• What about context? I just quoting a dictionary, I didn't invented it.
    – Yohann V.
    Apr 22, 2015 at 15:24
  • 1
    Wiktionary is not really a dictionary. It's a list. If you want a dictionary, get a real dictionary; what's free on the web is often defective. Apr 22, 2015 at 15:26
  • 3
    Like stackoverflow and all SE?
    – Yohann V.
    Apr 22, 2015 at 15:33
  • weightiness sounds far more common / natural to my British ears Apr 22, 2015 at 21:50

It's rather clunky, but I've occasionally heard strongly gravitating for this. Though apparently "gravitate" also has a different meaning, arguably more common, which might lead to people getting confused.

1: to move under the influence of gravitation

2 a: to move toward something

2 b: to be drawn or attracted especially by natural inclination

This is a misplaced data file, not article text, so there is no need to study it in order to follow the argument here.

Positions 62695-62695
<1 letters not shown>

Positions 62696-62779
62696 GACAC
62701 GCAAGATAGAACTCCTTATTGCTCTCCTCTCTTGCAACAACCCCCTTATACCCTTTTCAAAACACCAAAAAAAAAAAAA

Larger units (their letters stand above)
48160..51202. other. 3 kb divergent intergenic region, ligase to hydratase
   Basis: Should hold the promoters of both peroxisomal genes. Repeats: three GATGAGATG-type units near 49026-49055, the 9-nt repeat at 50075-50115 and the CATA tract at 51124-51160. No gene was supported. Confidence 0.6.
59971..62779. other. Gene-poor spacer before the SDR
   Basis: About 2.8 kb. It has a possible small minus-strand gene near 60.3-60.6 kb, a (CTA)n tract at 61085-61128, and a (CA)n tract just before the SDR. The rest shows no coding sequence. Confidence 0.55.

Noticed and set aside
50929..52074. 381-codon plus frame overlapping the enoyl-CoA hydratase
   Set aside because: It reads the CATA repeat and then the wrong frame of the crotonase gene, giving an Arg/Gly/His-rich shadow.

The word gravity itself is a noun form of grave, in the same way that seriousness is a noun form of serious. We have phrases such as "the gravity of the situation" because of this.

For this reason, I say the word for "possessing a large gravity well" is grave.

  • 1
    That's not what 'grave' means.
    – bdsl
    Apr 23, 2015 at 13:48
  • Bullshit. 'grave' means "giving cause for alarm; serious," while 'gravity' means "seriousness or solemnity of manner," and both derive from 'gravis' in Latin. You can shove that downvote right up your ass. Apr 23, 2015 at 17:47
  • The question isn't about gravity in the sense of 'seriousness or solemnity of manner', it's about the physical force. Derivation is a very unreliable guide to current meanings.
    – bdsl
    Apr 23, 2015 at 21:37
  • When Newton called it 'gravity' it only had the 'seriousness' meaning. He obviously thought the meaning was close enough, otherwise he would've picked a different word. Apr 23, 2015 at 21:57

gravity hole

Expected, and well established:

Everything: - Page 164 L0g0s - 2014

Vokk then stepped back inside truth, losing all the particles of complex matter that had attached to his energy of reason as he passed through the anti-Higgs particles around the gravity hole I had created.

Your Answer

By clicking “Post Your Answer”, you agree to our terms of service and acknowledge you have read our privacy policy.